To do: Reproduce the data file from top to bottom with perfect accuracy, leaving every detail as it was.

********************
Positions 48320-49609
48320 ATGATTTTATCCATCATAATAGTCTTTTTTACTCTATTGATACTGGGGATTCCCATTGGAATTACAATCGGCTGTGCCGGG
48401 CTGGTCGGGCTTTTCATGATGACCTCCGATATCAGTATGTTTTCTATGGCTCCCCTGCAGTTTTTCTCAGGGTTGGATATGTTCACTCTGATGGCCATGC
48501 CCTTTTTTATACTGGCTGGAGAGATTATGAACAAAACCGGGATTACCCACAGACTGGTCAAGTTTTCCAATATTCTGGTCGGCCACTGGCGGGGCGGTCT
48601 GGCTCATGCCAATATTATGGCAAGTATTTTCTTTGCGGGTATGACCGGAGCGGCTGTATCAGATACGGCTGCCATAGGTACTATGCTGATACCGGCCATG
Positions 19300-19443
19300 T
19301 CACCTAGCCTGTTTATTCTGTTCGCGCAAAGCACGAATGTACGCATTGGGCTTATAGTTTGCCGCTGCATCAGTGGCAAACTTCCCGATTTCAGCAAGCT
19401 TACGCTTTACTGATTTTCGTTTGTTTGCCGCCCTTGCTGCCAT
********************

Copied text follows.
Positions 48320-49609
48320 ATGATTTTATCCATCATAATAGTCTTTTTTACTCTATTGATACTGGGGATTCCCATTGGAATTACAATCGGCTGTGCCGGG
48401 CTGGTCGGGCTTTTCATGATGACCTCCGATATCAGTATGTTTTCTATGGCTCCCCTGCAGTTTTTCTCAGGGTTGGATATGTTCACTCTGATGGCCATGC
48501 CCTTTTTTATACTGGCTGGAGAGATTATGAACAAAACCGGGATTACCCACAGACTGGTCAAGTTTTCCAATATTCTGGTCGGCCACTGGCGGGGCGGTCT
48601 GGCTCATGCCAATATTATGGCAAGTATTTTCTTTGCGGGTATGACCGGAGCGGCTGTATCAGATACGGCTGCCATAGGTACTATGCTGATACCGGCCATG
Positions 19300-19443
19300 T
19301 CACCTAGCCTGTTTATTCTGTTCGCGCAAAGCACGAATGTACGCATTGGGCTTATAGTTTGCCGCTGCATCAGTGGCAAACTTCCCGATTTCAGCAAGCT
19401 TACGCTTTACTGATTTTCGTTTGTTTGCCGCCCTTGCTGCCAT